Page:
12th Jan 2021 11:01:PM Editorials
Eastern Sentinel Arunachal News

The observation of the Supreme Court on Monday that contained strong words for the government carried a strong hint that staying of the three farm laws was in the offing. On Tuesday that proved true and the contentious laws have been suspended by the apex court from being implemented until further notice. But the bigger takeaway of the ruling is the formation of a committee by the SC which has been entrusted to hear the parties and understand the ground situation and finally present a solution. Mixed reactions have come since the delivery of the order in the afternoon and to tell facts, the uncertainty is far from over. This is since the farmer unions have reiterated for one more time that despite the fact they welcome the SC’s order of staying the implementation of the laws, they still are in no mood of calling off the protests until their ultimate demand which is a total recall of the laws is fulfilled. Although different reactions are flowing in as to in whose court the ball now actually lies, judging the sentiments of the farmers, at least that which have arrived till late evening on the day, it appears that it actually lies in the court of the government and none else.

The farmer unions have categorically made it clear that they will not participate in any court-formed committee and will not call off their protests until the legislations are fully repealed. Mistrust, which remained high all throughout the impasse, will perhaps continue for a longer period since the majority of the members of the proposed committee, as the farmers are arguing, have been quite vocal in support of the laws and have advocated for their implementation over various platforms.  The All India Kisan Sangharsh Coordination Committee (AIKSCC), the umbrella under which the farmers are carrying on their protests, have through a press statement said that they wish to interact with the government and not the SC. If this stand continues it is apparent the views or suggestions which will come from the committee will have little relevance in breaking the ice and it will actually be back to square one for all stakeholders and the issue itself. This is a unique situation having little or no precedence in the country and as the developments suggest, it’s only if the farmers’ demands are conceded by the Centre, the deadlock will end.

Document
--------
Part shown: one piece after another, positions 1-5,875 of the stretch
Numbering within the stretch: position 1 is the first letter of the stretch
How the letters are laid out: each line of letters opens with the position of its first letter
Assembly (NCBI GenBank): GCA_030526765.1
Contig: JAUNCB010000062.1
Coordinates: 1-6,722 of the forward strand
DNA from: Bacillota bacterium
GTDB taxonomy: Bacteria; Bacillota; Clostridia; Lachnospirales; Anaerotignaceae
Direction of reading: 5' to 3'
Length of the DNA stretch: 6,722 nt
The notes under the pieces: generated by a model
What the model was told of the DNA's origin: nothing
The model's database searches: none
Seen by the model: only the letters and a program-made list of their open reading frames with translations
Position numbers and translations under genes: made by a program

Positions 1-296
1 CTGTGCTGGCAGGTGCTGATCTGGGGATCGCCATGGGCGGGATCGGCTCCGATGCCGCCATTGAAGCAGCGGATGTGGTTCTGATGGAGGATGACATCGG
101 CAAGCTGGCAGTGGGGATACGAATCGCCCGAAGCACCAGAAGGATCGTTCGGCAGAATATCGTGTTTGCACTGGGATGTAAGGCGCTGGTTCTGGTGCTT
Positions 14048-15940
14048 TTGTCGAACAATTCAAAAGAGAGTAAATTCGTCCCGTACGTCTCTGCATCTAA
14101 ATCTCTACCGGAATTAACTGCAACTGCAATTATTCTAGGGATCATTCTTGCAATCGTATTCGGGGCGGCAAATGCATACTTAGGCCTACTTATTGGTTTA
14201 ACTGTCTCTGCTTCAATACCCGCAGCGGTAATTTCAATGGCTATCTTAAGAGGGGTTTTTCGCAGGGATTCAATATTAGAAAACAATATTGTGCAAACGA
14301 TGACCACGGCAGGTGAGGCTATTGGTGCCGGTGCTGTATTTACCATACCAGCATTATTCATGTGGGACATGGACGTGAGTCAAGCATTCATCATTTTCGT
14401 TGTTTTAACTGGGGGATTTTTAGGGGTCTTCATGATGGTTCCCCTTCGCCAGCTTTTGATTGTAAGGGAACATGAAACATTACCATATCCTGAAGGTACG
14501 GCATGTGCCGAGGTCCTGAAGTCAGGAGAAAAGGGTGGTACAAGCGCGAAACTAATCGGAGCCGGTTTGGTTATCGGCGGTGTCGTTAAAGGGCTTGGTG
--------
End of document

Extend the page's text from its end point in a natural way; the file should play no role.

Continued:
The trust factor remains paramount in every negotiation process and at the end of the day, unfortunately, that has failed to arrive on the horizon. The Central government still should keep on trying in its attainment. But for the time being, there is only a temporary respite from the stalemate and not a total end.   

Kenter Joya Riba

(Managing Editor)
      She is a graduate in Science with post graduation in Sociology from University of Pune. She has been in the media industry for nearly a decade. Before turning to print business, she has been associated with radio and television.
Email: kenterjoyaz@easternsentinel.in / editoreasternsentinel@gmail.com
Phone: 0360-2212313

<< Back to News List